For more than four decades Bharathi Shivaji has been involved in performing and propagating Mohiniyattam worldwide. She talks about her dance and innovative choreography
She cannot speak Malayalam very fluently but she is a cultural ambassador of Kerala. She has spent more than four decades in the cause of Kerala's own dance form, Mohiniyattam, all the while enriching herself too with the knowledge gained. She has spread the grace of Mohiniyattam globally, taking a bit of Kerala all over in that pursuit. She was born in Thanjavur, grew up in Delhi and fell in love with both Bharathanatyam and Odissi but later embraced Mohiniyattam, leaving behind both Bharathanatyam and Odissi for good.
Who is she?
She is Padmashri Bharathi Shivaji, who will be performing at JTPac this evening. She set up the Centre for Mohiniyattam in Delhi, from where she functions. An outsider who has appropriated our own dance form, feels many a dancer within the State. How much of this view is justified?
We had the legendary Kalyanikutty Amma, who was responsible for giving us Mohiniyattam as we see it now. We have now the great Kalamandalam-trained dancers of Mohiniyattam like Kshemavathy, Sugandhi, Satyabhama, Leelamma and others whose contribution to the dance form is immensely rich.
Room for all
If we have one more dancer from outside the State, who is sincerely in love with Mohiniyattam and spread it worldwide, through research and performances, what should Keralites say? Welcome, one supposes. The policy of ‘live and let live' holds good here and no dancer can actually stifle another's talent. There's room for all.
Kanak Rele's share in developing the dance is singular. Keralites have given time, energy and done research in this area to popularise Mohiniyattam, like Gopika Varma, who is doing it, living in Chennai and Deepthi Omchery from Delhi. Among the younger generation, Smitha Rajan, Neena Prasad, have all set the stage on fire in ‘lasya' mode. Mohiniyattam has thus down the ages, become richer with additions to that passed down through tradition. And Bharathi is part of that change. She is all gung ho about innovations in Mohiniyattam that stretches the imagination. “At the Bolshoi Theatre, we performed the ‘Swan Lake'. The great ballet took on the form of Mohiniyattam and language (Russian) really did not matter,” she says of this production, one of the latest that has concept by Vijayalakshmy, Bharathi's daughter. Three generations performed in it. Bharathi played the queen, Vijayalakshmy the princess and her daughter, Nayanthara was one of the swans. This is a record of sorts. The prince in the piece danced more of Chhau, she said. Later, this production was staged in over 40 stages, though not once in Kerala. She has choreographed Mohiniyattam dances set to Rabindra Sangeeth too, she said in a telephonic interview.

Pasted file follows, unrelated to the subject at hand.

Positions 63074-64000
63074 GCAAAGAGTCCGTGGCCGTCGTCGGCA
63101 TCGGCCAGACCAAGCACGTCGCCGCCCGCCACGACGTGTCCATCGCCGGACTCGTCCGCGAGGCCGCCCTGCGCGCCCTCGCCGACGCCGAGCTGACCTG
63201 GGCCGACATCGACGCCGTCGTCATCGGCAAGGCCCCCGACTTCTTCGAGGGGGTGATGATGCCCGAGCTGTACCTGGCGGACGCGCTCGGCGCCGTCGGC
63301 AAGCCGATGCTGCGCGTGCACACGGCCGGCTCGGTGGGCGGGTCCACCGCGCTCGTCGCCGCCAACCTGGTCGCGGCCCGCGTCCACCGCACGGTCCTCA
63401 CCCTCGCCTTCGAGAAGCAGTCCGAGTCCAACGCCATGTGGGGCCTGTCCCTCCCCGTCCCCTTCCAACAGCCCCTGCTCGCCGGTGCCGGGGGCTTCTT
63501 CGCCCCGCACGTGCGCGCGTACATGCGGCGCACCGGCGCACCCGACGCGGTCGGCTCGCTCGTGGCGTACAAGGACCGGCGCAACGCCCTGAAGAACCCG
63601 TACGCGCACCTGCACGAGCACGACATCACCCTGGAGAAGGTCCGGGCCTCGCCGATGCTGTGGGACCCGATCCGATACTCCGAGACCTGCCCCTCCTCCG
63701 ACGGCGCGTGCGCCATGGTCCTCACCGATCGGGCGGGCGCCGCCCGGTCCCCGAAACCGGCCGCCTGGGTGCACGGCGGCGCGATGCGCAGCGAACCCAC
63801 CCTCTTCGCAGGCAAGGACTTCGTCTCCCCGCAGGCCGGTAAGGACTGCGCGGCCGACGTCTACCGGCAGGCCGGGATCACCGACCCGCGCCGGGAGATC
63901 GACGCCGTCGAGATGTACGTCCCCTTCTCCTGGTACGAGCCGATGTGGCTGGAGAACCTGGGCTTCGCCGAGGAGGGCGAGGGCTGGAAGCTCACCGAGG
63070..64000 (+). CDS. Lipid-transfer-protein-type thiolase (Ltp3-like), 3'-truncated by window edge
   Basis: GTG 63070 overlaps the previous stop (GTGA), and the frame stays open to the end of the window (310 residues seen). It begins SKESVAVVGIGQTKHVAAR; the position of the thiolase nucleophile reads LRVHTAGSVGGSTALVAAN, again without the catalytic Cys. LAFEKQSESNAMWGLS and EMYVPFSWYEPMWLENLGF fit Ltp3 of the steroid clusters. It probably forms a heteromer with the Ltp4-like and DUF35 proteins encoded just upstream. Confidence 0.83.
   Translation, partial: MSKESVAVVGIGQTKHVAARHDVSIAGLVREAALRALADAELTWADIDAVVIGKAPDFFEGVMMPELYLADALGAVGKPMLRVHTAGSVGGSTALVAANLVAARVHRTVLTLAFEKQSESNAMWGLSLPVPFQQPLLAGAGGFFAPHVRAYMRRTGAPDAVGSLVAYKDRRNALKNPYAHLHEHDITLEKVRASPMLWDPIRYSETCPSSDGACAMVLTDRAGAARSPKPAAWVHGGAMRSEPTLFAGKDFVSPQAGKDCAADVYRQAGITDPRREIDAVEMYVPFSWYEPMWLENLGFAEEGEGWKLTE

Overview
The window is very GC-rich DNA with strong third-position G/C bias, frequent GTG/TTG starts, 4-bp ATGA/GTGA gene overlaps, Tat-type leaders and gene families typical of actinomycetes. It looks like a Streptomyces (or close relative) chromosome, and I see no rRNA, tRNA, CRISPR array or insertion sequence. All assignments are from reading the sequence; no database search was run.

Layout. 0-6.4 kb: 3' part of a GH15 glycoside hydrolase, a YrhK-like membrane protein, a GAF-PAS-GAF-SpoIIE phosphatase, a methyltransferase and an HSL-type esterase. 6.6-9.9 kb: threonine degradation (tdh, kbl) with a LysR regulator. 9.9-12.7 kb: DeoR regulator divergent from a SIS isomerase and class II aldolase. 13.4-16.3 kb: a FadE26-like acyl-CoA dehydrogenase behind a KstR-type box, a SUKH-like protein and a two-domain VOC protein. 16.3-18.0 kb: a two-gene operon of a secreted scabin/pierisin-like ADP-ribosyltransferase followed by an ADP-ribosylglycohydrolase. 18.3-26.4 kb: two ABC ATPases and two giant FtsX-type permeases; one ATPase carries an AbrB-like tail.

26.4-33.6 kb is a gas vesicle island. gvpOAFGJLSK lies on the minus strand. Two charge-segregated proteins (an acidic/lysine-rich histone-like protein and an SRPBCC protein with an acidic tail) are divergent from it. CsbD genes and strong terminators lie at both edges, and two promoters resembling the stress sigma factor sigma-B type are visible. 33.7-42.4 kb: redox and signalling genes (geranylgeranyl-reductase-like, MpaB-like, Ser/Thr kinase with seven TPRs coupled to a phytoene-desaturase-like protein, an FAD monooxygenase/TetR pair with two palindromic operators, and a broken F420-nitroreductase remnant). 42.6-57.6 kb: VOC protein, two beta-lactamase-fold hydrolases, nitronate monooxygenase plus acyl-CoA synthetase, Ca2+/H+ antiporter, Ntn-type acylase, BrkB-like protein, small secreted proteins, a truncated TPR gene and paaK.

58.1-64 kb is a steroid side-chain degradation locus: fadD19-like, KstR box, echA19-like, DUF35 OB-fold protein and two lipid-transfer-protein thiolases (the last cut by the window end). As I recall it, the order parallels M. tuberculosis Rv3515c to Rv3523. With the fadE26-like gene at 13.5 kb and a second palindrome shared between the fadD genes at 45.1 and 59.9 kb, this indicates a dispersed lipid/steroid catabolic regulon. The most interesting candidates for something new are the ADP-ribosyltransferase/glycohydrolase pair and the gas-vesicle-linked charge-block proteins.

The ‘lasya bhava' of Bharathi Shivaji and her students has that wee bit more languor than that displayed by Mohiniyattam artistes in other places. The controversy about the hairdo has died down now, after decades of rows, whether it should be tied in a bun or in a plait. “How should that affect the dance form? Anyway, in my research, I have found the sculptures with hair tied in a bun,” she reiterates, nevertheless.
How much of Thiruvathirakali has entered Mohiniyattam? “A lot! I did a piece, ‘Athira', based on Thiruvathirakali. While Thiruvathirakali is recreational, Mohiniyattam is classical. Group shows have become the order of the day, even in Mohiniyattam. But at huge venues, that is what is expected, says Bharathi, though she will be performing solo at Kochi today to the poems of Vallathol, Ezhuthachan and Kumaran Asan. She retains the link to Kerala through her Malayali musicians, who accompany her.
Bharathi is waiting for that spark which will ignite her next big choreography.